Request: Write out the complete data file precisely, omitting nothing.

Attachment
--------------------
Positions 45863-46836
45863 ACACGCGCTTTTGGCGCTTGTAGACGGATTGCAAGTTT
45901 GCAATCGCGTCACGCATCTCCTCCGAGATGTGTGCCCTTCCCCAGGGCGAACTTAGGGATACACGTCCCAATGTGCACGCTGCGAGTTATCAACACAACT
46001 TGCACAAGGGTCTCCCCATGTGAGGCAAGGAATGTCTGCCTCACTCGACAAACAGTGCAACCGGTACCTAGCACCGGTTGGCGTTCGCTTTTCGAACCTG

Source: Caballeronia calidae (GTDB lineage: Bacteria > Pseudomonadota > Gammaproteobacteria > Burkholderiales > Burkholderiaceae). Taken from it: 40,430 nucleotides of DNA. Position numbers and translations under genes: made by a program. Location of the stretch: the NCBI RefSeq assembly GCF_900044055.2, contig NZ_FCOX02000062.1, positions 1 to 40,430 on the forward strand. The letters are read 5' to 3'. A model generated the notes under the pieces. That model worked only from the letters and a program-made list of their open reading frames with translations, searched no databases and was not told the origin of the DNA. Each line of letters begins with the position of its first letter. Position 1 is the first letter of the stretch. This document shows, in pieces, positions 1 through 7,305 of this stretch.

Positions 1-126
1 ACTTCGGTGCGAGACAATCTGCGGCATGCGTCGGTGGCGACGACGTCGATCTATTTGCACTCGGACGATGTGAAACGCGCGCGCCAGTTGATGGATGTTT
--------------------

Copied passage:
Positions 45863-46836
45863 ACACGCGCTTTTGGCGCTTGTAGACGGATTGCAAGTTT
45901 GCAATCGCGTCACGCATCTCCTCCGAGATGTGTGCCCTTCCCCAGGGCGAACTTAGGGATACACGTCCCAATGTGCACGCTGCGAGTTATCAACACAACT
46001 TGCACAAGGGTCTCCCCATGTGAGGCAAGGAATGTCTGCCTCACTCGACAAACAGTGCAACCGGTACCTAGCACCGGTTGGCGTTCGCTTTTCGAACCTG

Source: Caballeronia calidae (GTDB lineage: Bacteria > Pseudomonadota > Gammaproteobacteria > Burkholderiales > Burkholderiaceae). Taken from it: 40,430 nucleotides of DNA. Position numbers and translations under genes: made by a program. Location of the stretch: the NCBI RefSeq assembly GCF_900044055.2, contig NZ_FCOX02000062.1, positions 1 to 40,430 on the forward strand. The letters are read 5' to 3'. A model generated the notes under the pieces. That model worked only from the letters and a program-made list of their open reading frames with translations, searched no databases and was not told the origin of the DNA. Each line of letters begins with the position of its first letter. Position 1 is the first letter of the stretch. This document shows, in pieces, positions 1 through 7,305 of this stretch.

Positions 1-126
1 ACTTCGGTGCGAGACAATCTGCGGCATGCGTCGGTGGCGACGACGTCGATCTATTTGCACTCGGACGATGTGAAACGCGCGCGCCAGTTGATGGATGTTT